Monday, May 18, 2015

Magistrate's Court Visit in Westminster

I mentioned in one of my pre-departure blog posts about the differences of the courts from the United States and London. On Friday, we got the opportunity to visit the Westminster Magistrate’s Court and we got to sit in on a few different cases. One important thing I learned was that lawyers here are called solicitors. To me this was very strange as I always thought of a solicitor selling something and usually something you wouldn’t want to buy. However, here a solicitor is someone who helps you in court and is equivalent to our lawyers.
As I mentioned before, Magistrates court involves a panel of usually three civilians that sit up front where our judge would sit and are the triers of fact and triers of law. The court room itself is quite a bit different than those in the United States. The defendant is locked behind a glass section on the right hand side of the room whether they have been remanded in jail or have been out on bail. The prosecutor and defense solicitor sit beside each other on the right side of the room, but just left to the glass divider where the defendant sits. Just in front of the solicitors is a legal advisor which is a person that gives legal advice to the three magistrates making sure the decisions they make are legal. On the left hand side of the room is a probation officer. In the back there is a section that is also blocked off by glass for the public to sit. The glass has slits in it so you can hear what is going on. It is really important to be super quiet because the rooms are so small that everyone can hear absolutely everything.

We got the opportunity to listen to three different cases. The first was a gentleman that was remanded in jail and he had over 90 offenses on his record. We missed the beginning, so I never figured out what he had done. The gentleman only received four weeks imprisonment for what he had done. Keep in mind he had over 90 offenses before this one. In the United States his sentence would have been much longer than four weeks.

The next case was another gentleman that was accused of stealing a 5c IPhone off of a train. He plead not guilty. The Magistrates court is the lowest court here which is equivalent to our District Court. The magistrates here can decide whether or not they feel they are qualified to hear the case in the Magistrates Court or whether they should refer it to the Royal Court. This is the next court up. The magistrates said they could handle the case but the defendant gets to choose whether to keep their case at the Magistrates Court or bump it up. He chose to bump it up.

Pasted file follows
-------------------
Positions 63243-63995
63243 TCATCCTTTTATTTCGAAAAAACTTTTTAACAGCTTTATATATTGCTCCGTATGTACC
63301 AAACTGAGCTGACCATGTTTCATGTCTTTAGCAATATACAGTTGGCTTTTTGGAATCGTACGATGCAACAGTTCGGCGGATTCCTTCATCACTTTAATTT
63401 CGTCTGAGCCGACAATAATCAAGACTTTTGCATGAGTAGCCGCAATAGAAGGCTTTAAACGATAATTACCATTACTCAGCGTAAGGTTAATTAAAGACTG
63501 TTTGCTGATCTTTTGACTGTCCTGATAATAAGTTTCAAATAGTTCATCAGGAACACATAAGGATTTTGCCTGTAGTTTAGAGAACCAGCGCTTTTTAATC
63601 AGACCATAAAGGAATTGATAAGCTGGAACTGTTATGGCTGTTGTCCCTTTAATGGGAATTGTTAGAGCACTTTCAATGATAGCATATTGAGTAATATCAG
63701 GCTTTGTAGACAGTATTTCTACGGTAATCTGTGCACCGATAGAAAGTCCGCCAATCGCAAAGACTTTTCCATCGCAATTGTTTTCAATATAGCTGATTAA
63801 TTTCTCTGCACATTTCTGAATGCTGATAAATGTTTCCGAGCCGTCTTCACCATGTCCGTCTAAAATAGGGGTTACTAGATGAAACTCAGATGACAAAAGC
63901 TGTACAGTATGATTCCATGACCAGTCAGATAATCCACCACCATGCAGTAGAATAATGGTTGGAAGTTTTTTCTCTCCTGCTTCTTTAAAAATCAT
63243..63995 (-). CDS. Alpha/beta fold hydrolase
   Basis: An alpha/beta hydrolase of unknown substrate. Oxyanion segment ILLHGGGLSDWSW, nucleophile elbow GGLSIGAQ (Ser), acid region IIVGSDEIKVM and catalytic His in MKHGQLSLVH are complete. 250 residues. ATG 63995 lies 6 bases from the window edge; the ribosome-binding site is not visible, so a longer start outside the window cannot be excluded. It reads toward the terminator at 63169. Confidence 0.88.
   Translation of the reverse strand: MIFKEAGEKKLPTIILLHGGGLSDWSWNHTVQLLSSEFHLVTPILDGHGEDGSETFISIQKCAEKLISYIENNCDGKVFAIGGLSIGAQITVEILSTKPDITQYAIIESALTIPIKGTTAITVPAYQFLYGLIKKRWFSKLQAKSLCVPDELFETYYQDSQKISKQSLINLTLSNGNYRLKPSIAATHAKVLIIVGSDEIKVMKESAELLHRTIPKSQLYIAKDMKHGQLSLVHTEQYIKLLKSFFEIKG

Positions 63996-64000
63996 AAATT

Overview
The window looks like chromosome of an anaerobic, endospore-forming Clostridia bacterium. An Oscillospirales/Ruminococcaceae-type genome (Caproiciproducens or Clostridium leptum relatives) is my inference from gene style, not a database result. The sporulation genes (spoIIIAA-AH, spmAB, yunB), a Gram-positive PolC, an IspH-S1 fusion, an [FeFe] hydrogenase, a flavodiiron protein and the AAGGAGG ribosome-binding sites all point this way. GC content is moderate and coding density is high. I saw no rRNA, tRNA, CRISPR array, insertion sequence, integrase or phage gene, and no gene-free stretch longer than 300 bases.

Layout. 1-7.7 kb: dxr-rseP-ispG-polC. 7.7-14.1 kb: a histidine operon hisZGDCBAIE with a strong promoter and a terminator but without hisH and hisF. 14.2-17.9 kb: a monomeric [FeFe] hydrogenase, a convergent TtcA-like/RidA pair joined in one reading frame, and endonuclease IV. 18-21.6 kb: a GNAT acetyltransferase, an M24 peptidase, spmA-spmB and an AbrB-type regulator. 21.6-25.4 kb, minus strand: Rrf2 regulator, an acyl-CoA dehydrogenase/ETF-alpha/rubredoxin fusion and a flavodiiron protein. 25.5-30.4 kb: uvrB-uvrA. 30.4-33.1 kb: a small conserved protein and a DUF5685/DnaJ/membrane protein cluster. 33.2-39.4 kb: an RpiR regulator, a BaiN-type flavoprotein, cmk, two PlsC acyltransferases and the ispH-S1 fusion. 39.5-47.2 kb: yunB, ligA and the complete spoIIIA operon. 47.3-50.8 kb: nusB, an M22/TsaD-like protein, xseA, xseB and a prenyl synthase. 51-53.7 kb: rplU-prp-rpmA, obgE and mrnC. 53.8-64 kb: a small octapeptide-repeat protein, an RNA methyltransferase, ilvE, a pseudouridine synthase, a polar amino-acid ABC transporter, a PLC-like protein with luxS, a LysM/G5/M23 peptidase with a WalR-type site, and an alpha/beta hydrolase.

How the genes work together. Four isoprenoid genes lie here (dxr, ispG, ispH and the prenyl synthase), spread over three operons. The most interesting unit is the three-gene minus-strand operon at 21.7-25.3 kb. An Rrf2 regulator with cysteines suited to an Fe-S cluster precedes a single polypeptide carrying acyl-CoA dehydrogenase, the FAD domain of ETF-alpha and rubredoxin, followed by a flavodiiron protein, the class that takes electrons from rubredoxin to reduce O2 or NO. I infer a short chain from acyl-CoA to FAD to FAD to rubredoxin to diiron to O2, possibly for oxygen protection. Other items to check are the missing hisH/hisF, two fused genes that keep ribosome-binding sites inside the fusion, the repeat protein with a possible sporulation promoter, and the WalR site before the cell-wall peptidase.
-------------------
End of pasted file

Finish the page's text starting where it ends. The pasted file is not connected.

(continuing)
The last case was really interesting. It dealt with a girl that was 24 and she was accused of assaulting 5 police officers in the same day. She scratched one, spit at two officers, punched another, and head-butted the fifth officer.  This girl was a teeny tiny girl and it was hard to picture her being able to do all of this. The girl actually was sitting back in the back with us at one point and was happy and giggly. Then she was called to go to the glass box and her demeanor changed. She even started crying during the hearing and they gave her some water and tissues. The girl plead guilty on all accounts. Come to find out, she was suffering from Bulimia, Anorexia, and a mental disorder. She had a period of four weeks where a report would be filed with the probation officer to find out what punishment would be suitable for her. They left it open so she could get imprisonment, community work, or as little as a fine.

We also got to see a case that the defendant didn’t show up and the Judge extended the trial. We didn’t get to see much because the defendant wasn’t here. I did notice that the Judge was way more efficient that the three magistrates because he is legally trained and knows more about the law.

The differences in the Magistrates Court from our courts were amazing. It was really great to see the differences in person rather than just learning about them and not being able to actually see it happening.


  1. Hmmmm...they must be very cautious, compared to the U.S. about safety in the courtroom. Prolly not a bad thing....although IDK how often criminals or suspects have actually assaulted lawyers in the courtroom here!

  2. NEAT!! Sounds like some Interesting Cases!! So the one hat chose to move up, isn't it going to be even HARDER for him to Prove if he moves up!!?? THANKS for sharing and have a FABULOUS WEEK!! =)